zone group

THE CONTINUED MESS WITH BRITISH TENNIS

Just when you thought things couldn’t get any worse for British tennis, they do. In fact the situation has become so comical even the genius minds of the Monty Python crew would have been hard-pressed to come up with this.

Carry On Tennis, it should be called.

“Great Britain suffer humiliating Davis Cup defeat” scream the BBC.

“Dan Evans defeat brings fresh Davis Cup despair for Britain” moans The Guardian.

Yes, it is that time again. Very much like the hangover of all hangovers, that sinking feeling when the words “Great Britain” and “Davis Cup tie” have been the main event of the weekend is slamming around our skulls like the feeling of dread at a week ahead of working 15-hour shifts shoveling doggy doodoos.

Which great tennis nation have we lost to this time? Oh the mighty….Lithuania?!

Yes, a nation with only three world-ranked tennis players. A team of teenagers running around pumping the air celebrating the greatest victory in their history like they had just brought world peace.

The Lithuanian Tennis Association has an annual budget of £95,000 compared to the £25,000,000 continually squandered by the Lawn Tennis Association. After all, there are only 173 players our Lithuanian counterparts have to cater for.

You get the picture. David has once more cast his stone and Goliath has hit the deck quicker than Cristiano Ronaldo in a gust of wind.

You will all have read the doom and gloom stories about the matches and I would rather not subject any Brits reading this to any more of those. But what of the fallout?

LTA Chief Executive Roger Draper claimed in the 2009 Tennis Annual produced by the association that he had enjoyed the progress of British tennis over the past three years. This supposed progress has seen our national side drop through the tiers like an elephant strapped to a boulder in the Pacific Ocean.

Now we must face Turkey, who lost to Ireland, in a relegation playoff to avoid sinking to the Europe/Africa Zone Group III in July – the lowest tier of the competition.

Captain John Lloyd has now become the first British Davis Cup captain EVER to oversee five successive defeats. He has said he is “devastated” by the defeat.

“They don’t have as many players to pick from as we do but their players are good,” Lloyd told the BBC.

“We obviously didn’t have our number one playing, and that was certainly an evening-out point. It was a 50/50 sort of match before the start, and they were the better team.”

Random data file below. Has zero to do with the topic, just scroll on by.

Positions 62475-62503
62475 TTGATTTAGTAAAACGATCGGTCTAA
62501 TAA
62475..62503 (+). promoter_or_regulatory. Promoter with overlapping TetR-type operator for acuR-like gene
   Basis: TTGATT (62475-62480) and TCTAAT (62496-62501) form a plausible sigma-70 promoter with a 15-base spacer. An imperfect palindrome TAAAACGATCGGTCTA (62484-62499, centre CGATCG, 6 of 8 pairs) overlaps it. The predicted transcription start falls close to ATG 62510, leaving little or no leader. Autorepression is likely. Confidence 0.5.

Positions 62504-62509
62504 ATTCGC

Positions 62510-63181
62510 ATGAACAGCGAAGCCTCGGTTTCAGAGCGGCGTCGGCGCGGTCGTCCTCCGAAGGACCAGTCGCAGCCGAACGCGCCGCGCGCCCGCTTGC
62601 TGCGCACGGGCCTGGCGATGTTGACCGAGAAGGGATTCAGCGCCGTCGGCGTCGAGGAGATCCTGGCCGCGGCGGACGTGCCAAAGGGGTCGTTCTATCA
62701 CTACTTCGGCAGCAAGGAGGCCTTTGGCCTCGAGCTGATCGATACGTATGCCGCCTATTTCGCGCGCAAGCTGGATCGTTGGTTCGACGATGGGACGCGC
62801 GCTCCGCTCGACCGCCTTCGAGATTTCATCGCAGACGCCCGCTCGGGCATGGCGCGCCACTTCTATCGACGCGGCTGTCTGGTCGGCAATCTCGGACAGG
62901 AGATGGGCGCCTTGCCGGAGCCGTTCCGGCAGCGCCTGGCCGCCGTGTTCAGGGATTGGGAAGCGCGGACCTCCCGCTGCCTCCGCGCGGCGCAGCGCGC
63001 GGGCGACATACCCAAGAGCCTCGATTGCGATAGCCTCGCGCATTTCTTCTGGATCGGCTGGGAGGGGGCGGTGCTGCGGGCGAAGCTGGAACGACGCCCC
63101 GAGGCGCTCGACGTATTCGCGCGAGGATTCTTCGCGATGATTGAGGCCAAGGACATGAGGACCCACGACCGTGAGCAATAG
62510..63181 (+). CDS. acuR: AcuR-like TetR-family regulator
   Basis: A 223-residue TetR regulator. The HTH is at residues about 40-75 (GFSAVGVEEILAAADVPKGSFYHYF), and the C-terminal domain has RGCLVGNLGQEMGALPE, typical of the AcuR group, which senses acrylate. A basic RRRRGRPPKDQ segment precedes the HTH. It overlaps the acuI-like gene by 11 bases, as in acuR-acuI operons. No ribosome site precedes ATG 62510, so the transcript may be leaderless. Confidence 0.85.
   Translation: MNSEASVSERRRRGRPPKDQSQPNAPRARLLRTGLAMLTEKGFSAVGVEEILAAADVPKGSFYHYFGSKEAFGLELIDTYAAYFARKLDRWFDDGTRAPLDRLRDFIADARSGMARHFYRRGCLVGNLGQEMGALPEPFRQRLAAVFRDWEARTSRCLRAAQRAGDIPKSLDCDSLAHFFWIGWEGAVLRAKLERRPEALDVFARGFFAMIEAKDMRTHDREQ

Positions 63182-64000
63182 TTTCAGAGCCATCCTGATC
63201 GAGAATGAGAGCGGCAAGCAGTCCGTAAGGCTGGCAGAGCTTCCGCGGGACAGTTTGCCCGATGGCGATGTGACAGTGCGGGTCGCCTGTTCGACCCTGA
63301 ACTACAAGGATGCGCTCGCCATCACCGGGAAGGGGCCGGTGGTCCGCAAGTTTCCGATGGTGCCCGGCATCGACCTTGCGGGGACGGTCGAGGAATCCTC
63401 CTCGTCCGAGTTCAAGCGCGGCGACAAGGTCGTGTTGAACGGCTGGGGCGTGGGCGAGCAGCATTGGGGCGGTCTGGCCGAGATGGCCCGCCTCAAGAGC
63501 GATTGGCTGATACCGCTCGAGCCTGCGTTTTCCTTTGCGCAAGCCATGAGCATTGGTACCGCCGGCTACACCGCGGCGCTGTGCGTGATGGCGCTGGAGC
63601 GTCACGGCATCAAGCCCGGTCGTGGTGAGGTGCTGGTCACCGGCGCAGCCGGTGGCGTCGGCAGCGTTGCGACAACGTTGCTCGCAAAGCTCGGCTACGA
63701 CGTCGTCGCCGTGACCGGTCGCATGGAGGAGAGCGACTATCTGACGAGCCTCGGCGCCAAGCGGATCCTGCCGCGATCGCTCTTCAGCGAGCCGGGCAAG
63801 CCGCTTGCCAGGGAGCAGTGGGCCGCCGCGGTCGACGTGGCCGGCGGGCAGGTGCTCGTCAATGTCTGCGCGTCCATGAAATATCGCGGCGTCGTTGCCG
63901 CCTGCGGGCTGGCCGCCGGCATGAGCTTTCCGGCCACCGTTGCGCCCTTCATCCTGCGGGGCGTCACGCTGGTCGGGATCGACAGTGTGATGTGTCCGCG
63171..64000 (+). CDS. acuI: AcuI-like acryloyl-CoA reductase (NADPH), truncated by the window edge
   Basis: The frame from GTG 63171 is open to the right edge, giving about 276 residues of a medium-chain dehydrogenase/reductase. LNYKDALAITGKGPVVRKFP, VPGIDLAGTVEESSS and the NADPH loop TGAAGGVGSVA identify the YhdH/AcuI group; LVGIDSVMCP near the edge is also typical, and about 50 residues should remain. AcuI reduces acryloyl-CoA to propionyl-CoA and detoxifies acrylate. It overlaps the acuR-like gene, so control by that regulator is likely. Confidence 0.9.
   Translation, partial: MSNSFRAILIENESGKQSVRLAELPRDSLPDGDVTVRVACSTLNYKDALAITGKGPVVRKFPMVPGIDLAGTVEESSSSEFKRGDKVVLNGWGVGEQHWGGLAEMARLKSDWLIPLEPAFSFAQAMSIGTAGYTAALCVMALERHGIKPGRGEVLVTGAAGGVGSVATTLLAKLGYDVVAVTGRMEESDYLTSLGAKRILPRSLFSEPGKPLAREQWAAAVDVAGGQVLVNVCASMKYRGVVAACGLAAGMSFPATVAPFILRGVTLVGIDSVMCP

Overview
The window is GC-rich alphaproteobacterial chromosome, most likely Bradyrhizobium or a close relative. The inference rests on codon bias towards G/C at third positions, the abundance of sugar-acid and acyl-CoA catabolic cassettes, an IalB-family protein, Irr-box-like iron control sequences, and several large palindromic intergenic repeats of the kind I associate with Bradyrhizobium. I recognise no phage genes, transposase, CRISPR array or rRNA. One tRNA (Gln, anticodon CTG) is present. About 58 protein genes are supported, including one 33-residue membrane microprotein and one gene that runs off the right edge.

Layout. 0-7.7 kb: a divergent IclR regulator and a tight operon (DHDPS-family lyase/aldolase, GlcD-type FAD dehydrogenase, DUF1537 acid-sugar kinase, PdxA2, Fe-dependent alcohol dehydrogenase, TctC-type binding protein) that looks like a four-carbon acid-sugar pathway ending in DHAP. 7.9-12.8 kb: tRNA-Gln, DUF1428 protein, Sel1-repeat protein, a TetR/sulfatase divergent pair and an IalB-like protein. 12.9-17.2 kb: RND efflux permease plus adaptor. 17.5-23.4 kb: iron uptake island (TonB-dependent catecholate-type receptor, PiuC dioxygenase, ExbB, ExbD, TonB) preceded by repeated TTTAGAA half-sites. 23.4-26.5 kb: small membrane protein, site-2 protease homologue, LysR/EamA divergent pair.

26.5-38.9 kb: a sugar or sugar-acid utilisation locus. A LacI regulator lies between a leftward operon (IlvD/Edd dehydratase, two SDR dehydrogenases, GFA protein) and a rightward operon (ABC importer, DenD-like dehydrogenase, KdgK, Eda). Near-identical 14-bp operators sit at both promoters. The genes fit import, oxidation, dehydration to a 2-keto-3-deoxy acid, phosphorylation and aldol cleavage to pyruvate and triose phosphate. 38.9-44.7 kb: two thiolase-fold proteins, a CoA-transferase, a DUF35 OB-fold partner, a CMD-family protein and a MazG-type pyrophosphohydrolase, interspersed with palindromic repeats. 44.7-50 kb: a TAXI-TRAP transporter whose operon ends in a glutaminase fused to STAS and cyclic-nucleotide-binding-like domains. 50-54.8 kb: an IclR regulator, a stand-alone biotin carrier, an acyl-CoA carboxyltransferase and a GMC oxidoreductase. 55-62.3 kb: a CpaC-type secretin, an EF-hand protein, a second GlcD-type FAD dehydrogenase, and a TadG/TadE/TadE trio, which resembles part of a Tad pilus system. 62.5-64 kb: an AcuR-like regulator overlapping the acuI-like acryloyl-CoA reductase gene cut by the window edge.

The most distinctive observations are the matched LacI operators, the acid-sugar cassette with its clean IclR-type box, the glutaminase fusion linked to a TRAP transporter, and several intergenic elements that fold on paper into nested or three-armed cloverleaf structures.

Woah, woah, woah. What you are saying Mr. Lloyd is that even with Andy Murray playing a nation such as ourselves is only just better than Lithuania and without him we are only as good as a side whose top player is ranked 195 in the ATP World rankings. Lord help us.

Mr. Draper has released a statement on the defeat:

“I share the deep disappointment and frustration at this result. Five defeats in a row is unacceptable.

“So I have asked the LTA Player Director, Steven Martens, to review last week’s performance and result, and report back to me and the LTA Main Board as soon as possible.

That review needs to be swift and decisive as it is clear some real improvements need to be made.”

That’s not even edited. That is the entire statement.

Fingers, though, are already being pointed. Former captain David Lloyd (brother of John) has demanded Draper step down to allow British tennis to recover. Draper’s decision to encourage British No. 1 Andy Murray not to compete in such a lowly tier was a particular stickler for Lloyd.

“”Roger is wrong endorsing the fact that Andy shouldn’t have played. That was a bad call,” he seethed in an interview with the BBC. “I would try and encourage him to play and give something back to the game.

“Where are the male players that the LTA has actually produced? Zero. That’s the bottom line. How do you keep your job if you are failing? I think Roger should walk. I don’t see it getting better.”

“He has missed every target he’s ever set,” added Andy Murray’s former coach Mark Petchey in an interview with Sky Sports News.

“What’s happened with the Davis Cup proves he’s wrong. His import of high-price foreign coaches, Brad Gilbert etc, has failed. The people at the LTA can’t sit on their hands and do nothing. They have to say ‘Your vision of the sport was wrong and you need to go.’”